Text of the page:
MillerCoors Gets Snarky about the BA’s ‘Take Craft Back’ Campaign

It’s more than a just little ironic, that the first Big Beer company to respond the Brewers Association’s faux crowdfunding campaign to purchase AB InBev, was not the target of the joke themselves…but MillerCoors.

Writing for MillerCoors Behind the Beer, Peter Frost takes what only can be described as a passive-aggressive approach to the BA’s tongue-in-cheek initiative.

After first announcing that MillerCoors is a member of the Brewers Association (a fact we found interesting of itself), Frost complains about the BA’s naming their campaign “Take Craft Back,” noting that, at least from his perspective, “the group does not make clear how, or if, it was lost.”

But the author’s contrived confusion as to the point of the Brewers Association’s campaign speaks volumes…It also immediately clarifies the obvious…Frost is a spokesperson and propagandist for Big Beer…so whatever.

He goes on to snarkily advise that shares of AB InBev’s stock “were unaffected by Brewers Association’s overture, closing up 0.3 percent on the New York Stock Exchange,” the day of the BA’s announcement.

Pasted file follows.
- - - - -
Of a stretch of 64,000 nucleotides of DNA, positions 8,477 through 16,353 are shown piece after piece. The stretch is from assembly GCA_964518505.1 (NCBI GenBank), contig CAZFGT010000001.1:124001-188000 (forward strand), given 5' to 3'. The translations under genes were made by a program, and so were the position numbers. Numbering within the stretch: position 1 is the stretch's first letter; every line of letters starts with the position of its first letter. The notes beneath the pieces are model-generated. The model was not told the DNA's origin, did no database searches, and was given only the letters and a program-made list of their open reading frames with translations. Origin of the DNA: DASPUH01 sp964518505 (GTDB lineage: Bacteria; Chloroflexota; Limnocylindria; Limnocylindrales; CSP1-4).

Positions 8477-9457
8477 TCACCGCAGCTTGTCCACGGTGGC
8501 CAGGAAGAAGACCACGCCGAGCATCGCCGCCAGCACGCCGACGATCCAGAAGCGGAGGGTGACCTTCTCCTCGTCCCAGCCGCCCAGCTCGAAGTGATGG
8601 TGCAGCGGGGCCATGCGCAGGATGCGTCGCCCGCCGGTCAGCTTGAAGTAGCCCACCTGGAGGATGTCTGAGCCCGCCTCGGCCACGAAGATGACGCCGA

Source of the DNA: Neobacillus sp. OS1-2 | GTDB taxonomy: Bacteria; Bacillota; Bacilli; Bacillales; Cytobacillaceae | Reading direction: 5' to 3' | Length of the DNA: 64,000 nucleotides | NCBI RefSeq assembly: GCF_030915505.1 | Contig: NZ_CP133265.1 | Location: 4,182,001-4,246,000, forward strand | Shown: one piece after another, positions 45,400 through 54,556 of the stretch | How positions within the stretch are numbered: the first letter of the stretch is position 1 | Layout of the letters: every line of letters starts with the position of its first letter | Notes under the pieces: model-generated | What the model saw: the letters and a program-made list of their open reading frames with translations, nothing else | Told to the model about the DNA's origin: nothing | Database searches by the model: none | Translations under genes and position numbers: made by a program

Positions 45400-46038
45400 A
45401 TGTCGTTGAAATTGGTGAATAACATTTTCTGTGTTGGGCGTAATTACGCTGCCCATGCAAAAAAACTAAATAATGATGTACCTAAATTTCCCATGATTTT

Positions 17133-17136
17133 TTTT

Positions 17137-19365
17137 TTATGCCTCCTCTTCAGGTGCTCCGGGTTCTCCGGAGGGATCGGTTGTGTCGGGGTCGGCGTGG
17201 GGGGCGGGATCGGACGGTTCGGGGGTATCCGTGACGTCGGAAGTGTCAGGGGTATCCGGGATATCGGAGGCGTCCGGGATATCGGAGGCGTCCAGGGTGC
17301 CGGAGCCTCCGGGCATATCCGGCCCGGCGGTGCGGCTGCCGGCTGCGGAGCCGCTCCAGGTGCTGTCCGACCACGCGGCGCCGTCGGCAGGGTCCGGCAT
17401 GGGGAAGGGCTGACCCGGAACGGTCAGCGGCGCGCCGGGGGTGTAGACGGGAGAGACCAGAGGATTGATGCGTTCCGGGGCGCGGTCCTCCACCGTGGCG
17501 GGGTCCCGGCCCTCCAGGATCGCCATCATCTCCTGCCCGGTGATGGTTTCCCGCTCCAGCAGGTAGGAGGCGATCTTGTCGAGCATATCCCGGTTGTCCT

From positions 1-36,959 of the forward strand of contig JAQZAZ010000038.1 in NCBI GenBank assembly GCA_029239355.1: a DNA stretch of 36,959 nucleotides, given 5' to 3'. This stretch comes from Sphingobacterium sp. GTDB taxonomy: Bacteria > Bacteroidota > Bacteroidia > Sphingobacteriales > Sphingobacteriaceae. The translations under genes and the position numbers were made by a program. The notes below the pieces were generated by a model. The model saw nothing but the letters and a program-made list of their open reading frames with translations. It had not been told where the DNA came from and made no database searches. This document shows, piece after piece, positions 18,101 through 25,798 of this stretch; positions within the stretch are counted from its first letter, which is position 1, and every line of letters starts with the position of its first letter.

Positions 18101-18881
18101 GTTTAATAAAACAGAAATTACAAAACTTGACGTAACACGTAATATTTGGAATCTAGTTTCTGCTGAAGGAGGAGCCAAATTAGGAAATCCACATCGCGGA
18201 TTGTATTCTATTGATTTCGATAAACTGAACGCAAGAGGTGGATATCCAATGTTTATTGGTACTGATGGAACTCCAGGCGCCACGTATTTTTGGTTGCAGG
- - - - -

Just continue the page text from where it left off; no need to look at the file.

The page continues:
What the BA’s “Take Craft Back” launch didn’t crush AB InBev’s stock price? The Brewers Association has got to be bummed!

Frost uses his Behind the Beer platform to also brag about MillerCoors own ‘craft’ division Tenth and Blake, whose holdings now include names like Terrapin Beer, Hop Valley, Revolver and St Archer Brewing.

In his piece, he takes the opportunity to quote Tenth and Blake’s VP, Peter Marino, on the growing number of independent craft brewer’s showing interest in aligning themselves with his division…

“If the number of inbound calls that we are getting is any indication, more and more independent craft brewers are open to the idea, or at the very least exploring their options to partner with a large brewer or financial partner.”

We found Marino’s quote to be a particularly interesting, if not a somewhat ironic inclusion by Frost, who opened his article by feigning confusion as to what the Brewers Association meant by ‘Take Craft Back’ …as if Marino’s comment wasn’t exactly the BA’s point.

Frost ends his take on the BA’s prank campaign, which he initially dismissed as a “marketing ploy,” by begrudgingly acknowledging its success…

 “The goal of any marketing campaign, of course, is to generate ink. Or pixels, as it were. In that, the Brewers Association has succeeded.”

Again, a little passive-aggressive…no?

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